Cato Study: WTO Does Not Usurp U.S. Sovereignty
June 1, 2000
The World Trade Organization cannot dictate the domestic laws and regulations of its member nations, and therefore does not represent a threat to U.S. sovereignty. Rather, the WTO "enhances the freedom and the prosperity of Americans," say William H. Lash III and Dan Griswold, authors of a new study from the Cato Institute.
They make the following observations:
- The WTO is a contractual organization that arbitrates disputes among members on the basis of rules that all have agreed to follow -- although the U.S. has the power to veto any agreement of which it disapproves.
- The WTO wields no power of enforcement -- cannot levy fines, impose sanctions, change tariff rates or modify domestic laws.
- The organization's basic charter exempts broad categories of trade restrictions -- allowing members to restrict trade for reasons of national security, public health and safety, and conservation of natural resources, and to ban imports made with forced or prison labor.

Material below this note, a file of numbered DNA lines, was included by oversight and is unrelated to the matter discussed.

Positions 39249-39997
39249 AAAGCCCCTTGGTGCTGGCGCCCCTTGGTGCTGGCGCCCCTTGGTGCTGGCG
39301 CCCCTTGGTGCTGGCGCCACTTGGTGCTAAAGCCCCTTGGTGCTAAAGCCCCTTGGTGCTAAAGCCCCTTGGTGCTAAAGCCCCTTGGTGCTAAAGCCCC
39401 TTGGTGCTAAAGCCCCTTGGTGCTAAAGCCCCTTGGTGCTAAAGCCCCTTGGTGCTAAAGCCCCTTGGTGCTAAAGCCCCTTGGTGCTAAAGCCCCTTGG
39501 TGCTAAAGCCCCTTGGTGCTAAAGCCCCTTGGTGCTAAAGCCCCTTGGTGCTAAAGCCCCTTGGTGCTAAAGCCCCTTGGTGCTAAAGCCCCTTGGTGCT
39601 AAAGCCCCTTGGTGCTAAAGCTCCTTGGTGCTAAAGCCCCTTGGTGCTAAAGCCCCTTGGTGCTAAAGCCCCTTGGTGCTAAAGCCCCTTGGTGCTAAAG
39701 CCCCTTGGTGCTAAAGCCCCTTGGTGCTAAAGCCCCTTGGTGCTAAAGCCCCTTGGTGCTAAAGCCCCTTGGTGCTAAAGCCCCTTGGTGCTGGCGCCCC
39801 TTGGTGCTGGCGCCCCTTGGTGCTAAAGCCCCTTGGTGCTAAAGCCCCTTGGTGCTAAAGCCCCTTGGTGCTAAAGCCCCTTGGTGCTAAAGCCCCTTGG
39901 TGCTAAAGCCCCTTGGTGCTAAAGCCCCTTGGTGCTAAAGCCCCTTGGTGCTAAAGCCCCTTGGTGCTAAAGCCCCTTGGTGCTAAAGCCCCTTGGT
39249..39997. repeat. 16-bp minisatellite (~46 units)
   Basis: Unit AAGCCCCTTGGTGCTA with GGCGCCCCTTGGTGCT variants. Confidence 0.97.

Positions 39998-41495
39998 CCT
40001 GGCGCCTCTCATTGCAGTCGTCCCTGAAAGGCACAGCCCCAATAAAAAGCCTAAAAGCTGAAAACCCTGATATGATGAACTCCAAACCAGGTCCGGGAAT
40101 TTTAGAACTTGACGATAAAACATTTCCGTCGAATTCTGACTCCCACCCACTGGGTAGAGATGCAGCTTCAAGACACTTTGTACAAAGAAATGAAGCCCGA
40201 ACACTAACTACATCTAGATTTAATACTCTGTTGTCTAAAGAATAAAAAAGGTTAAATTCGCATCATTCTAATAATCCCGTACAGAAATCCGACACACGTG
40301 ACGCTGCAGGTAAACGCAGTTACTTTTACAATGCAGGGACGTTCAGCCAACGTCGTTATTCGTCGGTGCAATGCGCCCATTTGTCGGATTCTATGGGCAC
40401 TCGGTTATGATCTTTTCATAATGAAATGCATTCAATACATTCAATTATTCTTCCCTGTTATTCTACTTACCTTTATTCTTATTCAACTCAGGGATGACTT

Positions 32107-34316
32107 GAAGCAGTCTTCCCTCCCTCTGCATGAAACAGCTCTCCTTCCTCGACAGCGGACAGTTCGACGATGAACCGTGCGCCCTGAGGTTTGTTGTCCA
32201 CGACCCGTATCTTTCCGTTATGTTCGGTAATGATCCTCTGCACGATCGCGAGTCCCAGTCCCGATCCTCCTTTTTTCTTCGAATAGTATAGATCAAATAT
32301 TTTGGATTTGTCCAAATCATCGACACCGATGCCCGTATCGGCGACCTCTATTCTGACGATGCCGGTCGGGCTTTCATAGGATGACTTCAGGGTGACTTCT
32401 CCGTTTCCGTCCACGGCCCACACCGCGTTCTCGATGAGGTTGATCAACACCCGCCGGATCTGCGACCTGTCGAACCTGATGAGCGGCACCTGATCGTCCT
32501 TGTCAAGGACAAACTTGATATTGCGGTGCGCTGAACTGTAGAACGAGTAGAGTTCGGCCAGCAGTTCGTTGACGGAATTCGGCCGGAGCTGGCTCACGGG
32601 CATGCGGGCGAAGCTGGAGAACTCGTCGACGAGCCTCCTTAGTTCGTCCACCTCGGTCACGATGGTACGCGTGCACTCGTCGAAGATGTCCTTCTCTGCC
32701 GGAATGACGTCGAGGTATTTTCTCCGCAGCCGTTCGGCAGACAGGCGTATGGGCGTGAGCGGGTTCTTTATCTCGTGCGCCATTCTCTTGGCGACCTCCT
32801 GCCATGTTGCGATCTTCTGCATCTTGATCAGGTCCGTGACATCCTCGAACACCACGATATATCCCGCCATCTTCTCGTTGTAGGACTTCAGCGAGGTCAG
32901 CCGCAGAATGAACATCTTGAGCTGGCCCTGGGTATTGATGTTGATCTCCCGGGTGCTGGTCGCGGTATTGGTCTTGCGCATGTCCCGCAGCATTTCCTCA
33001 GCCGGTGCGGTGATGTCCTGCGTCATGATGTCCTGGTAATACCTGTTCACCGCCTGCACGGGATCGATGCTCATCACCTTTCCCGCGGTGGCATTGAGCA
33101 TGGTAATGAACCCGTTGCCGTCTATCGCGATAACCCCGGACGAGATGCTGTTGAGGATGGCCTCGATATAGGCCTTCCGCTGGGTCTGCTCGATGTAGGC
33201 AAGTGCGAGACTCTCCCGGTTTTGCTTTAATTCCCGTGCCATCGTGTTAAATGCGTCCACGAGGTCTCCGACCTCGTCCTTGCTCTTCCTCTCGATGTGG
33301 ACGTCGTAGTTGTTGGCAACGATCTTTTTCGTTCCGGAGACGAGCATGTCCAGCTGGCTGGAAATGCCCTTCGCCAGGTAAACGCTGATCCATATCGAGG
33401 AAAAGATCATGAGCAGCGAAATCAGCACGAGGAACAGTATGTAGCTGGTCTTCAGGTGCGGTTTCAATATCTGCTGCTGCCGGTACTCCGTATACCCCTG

- The same dispute settlement mechanism that can render judgment against U.S. laws has been used effectively to encourage other nations to scrap trade laws that discriminate against U.S. exports.
The authors add that just as WTO membership opens markets for U.S. exporters, so it encourages the U.S. to keep its own markets open to the benefit of consumers and import-using industries here.
Source: William H. Lash III and Dan Griswold, "WTO Report Card II: An Exercise or Surrender of U.S. Sovereignty?" Trade Policy Briefing Paper No. 9, May 4, 2000, Cato Institute, 1000 Massachusetts Ave., N.W., Washington, D.C. 20001, (202) 842-0200.
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